Neil Baunsgard feels lucky he has found a relatively safe path to commute to work on his bicycle every morning.
“It took me a long time to find my route to work, because there was no robust process to identify a good way,” said Baunsgard, who works for The Environmental Center.
But outside of his commute, bicycling around Bend feels significantly more difficult — and dangerous.
That’s why the 29-year-old board member of the Summit West Neighborhood Association is looking toward a possible $180 million city transportation bond to help make his commutes in the future safer. He moved from a suburb of Seattle five years ago to escape spending his whole life sitting in traffic, he said — and he wants Bend to escape the same fate.
“I moved (to Bend) for the medium-size town feel and how that allows for livability and ability to move around town without having to spend my whole life in a car,” Baunsgard said.
After several months of discussion, on Feb. 5, the Bend City Council will vote on whether to send a bond in the ballpark of $180 million to the May ballot. Several city councilors consider the nearly finalized list of transportation projects the bond would pay for a balance between improving traffic congestion and making streets safer for walkers and bikers throughout the city . Traffic congestion and safety have been named as top priorities by community surveys and phone polling.
Highlights include a $36.5 million overpass over the railroad on Reed Market Road, widening Empire Avenue to five lanes near the U.S. Highway 97 interchange and money for comprehensive, connected bike lanes throughout the city.
“I think this is the biggest investment we’ve ever seen in walking and biking infrastructure in Bend,” said Councilor Gena Goodman-Campbell, who advocated to build a citywide connected bike system. “But we could always do more.”
While a landmark for pedestrian and bicycle safety in comparison to past bond measures, for some, the bond does not go far enough, fast enough for the city to catch up to its transportation needs, and does not invest enough in public transit.
“I think as a community we are so focused on the challenges around transportation, I’m disheartened to not see a larger bond,” Baunsgard said.
In December, the city conducted a phone survey of 300 residents to test their support for a package of transportation projects that would cost around $190 million, and another, larger set of projects that would cost closer to $275 million.
During this process, several councilors have expressed supporting a bigger bond, as it would allow the city to get more projects done more quickly and catch up to the transportation needs of a rapidly growing city. But public opinion polling showed 62% of residents would likely support a $190 million bond that would require them to pay $190 on average a year in property taxes, while only 44% would support paying the large bond that would average $275 a year.
“I think at some level this is the appropriate path,” said City Councilor Bruce Abernethy, who initially advocated for a larger bond package. “That is a lot of money, even though it’s a smaller package. I think the city has shown in its last bond we were able to spend the money wisely.”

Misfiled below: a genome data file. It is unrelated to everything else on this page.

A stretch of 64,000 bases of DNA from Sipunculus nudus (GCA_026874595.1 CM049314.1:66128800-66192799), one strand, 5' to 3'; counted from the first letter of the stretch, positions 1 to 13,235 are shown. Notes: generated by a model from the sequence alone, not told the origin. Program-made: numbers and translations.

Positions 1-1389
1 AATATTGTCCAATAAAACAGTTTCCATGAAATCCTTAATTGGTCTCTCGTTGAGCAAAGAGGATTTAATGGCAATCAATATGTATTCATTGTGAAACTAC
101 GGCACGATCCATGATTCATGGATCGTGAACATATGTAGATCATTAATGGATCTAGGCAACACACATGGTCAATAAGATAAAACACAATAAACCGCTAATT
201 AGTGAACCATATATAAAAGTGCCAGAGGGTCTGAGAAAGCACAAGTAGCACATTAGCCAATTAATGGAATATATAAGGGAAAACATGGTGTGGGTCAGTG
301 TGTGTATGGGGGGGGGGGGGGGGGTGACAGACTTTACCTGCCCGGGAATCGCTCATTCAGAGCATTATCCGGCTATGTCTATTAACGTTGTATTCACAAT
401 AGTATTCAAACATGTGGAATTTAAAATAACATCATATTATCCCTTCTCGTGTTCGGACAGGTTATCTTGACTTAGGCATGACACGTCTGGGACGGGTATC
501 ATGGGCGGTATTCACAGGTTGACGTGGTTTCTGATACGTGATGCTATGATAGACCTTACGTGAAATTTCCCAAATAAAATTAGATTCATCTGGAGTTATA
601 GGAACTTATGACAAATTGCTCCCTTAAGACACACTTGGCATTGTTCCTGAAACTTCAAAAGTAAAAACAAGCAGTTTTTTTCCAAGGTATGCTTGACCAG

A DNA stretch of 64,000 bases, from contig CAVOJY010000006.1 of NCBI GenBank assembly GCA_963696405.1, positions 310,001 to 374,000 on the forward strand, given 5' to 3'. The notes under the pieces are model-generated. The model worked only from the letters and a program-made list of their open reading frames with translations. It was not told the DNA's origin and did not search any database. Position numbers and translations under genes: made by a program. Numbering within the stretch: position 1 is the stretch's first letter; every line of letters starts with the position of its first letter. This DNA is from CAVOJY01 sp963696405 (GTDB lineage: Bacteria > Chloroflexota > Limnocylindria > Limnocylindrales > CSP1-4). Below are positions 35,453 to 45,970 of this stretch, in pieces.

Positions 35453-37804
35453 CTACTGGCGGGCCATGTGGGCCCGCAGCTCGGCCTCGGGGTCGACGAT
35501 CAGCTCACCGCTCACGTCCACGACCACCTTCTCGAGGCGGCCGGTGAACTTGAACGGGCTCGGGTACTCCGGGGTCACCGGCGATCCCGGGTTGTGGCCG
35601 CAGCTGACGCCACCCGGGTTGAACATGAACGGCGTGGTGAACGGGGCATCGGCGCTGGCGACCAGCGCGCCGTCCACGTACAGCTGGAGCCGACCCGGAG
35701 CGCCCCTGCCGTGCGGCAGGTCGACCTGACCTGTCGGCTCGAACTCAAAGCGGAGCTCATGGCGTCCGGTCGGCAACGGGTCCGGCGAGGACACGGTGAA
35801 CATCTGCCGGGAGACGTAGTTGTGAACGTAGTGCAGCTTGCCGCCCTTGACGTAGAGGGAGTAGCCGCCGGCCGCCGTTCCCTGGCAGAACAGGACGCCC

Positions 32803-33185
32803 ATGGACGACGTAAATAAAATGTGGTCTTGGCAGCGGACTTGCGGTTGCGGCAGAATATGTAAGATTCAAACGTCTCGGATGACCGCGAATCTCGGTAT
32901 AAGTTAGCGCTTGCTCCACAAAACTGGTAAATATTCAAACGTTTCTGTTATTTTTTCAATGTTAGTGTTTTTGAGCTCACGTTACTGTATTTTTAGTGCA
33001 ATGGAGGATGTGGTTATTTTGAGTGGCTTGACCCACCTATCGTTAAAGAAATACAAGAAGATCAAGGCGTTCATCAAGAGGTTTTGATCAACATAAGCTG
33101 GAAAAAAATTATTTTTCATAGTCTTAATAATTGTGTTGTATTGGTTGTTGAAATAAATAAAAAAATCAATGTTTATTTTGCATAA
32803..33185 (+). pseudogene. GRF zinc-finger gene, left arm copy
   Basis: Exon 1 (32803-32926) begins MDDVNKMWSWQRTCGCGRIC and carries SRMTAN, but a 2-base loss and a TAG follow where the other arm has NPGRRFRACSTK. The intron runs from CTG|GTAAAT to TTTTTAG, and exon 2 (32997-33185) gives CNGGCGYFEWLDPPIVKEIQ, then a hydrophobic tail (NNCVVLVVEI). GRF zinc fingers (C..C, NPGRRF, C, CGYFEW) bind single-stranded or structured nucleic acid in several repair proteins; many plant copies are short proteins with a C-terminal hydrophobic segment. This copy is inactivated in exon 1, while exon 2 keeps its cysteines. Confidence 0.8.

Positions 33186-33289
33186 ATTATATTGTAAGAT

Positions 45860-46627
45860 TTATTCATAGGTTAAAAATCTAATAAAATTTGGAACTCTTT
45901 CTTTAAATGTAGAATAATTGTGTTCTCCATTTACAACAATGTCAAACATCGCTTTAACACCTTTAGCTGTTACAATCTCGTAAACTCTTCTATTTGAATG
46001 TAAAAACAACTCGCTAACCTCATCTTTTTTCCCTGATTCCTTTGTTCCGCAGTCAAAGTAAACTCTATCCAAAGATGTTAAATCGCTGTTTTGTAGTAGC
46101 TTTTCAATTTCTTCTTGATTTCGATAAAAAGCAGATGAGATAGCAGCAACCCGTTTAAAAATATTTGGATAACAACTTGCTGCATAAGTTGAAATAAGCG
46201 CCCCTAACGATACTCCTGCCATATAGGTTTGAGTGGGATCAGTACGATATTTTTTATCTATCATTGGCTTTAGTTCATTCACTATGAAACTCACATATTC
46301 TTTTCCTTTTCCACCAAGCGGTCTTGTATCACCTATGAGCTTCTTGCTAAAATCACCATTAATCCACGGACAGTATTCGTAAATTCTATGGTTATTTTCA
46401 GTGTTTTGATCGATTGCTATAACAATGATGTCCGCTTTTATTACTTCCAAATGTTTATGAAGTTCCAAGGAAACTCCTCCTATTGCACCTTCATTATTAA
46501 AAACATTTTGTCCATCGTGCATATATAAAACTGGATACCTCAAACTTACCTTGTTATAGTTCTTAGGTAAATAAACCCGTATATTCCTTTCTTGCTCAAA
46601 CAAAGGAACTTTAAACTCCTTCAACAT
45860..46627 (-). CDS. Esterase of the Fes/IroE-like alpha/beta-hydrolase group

With a smaller bond package comes sacrifices. For example, a program that invests money in making neighborhood streets safer by infilling sidewalks and putting in more lights was cut from $16 million down to $6 million in the final project.
Six of the 44 projects listed in the bond package are marked specifically as multi-modal — meaning improvements for walkers, bikers and public transit users.
But for those concerned about the number of projects aimed at fixing traffic congestion over safety, Mayor Sally Russell said people should consider all improvements to intersections come with inherent improvements for bicyclists and pedestrians.
For example: a proposed signal or roundabout at an intersection currently without one would include better sidewalks and bike lanes than exist now.
“You don’t make it just more efficient for the cars,” Russell said. “You make it safer for anyone moving through that intersection.”
But the bond still doesn’t do enough for people who can’t drive and aren’t physically capable of biking and walking, said Denise LaBuda, the director of strategic initiatives for the Council on Aging of Central Oregon.
“We’re soon going to have a quarter of our population in Deschutes County over the age of 65,” LaBuda said. Recent census statistics reported 21% of people were over 65 in 2017, she said.
“The population won’t want to drive, won’t be safe to drive or won’t be able to drive. And that’s a bigger group than any city has dealt with before,” she said.
Currently, there is $8 million in the proposed bond to help Cascades East Transit — the agency in charge of all public transit in Bend — build bus shelters and mobility hubs, which would act as smaller bus stations spread through the city to alleviate pressure off the main hub at Hawthorne Station.
LaBuda applauds the city’s effort to improve traveling for those who can walk and bike, but she fears not enough is being done quickly enough to prepare for an aging population. While she recognizes public transit isn’t directly the city’s responsibility, LaBuda said the city should be taking a more active leadership role in improving it.
“Our cities are built for parents with young children who drive,” LaBuda said. “Don’t forget there is a group who do not drive and do not have the capacity to walk a quarter of a mile to a bus station … Let’s plan for that now.”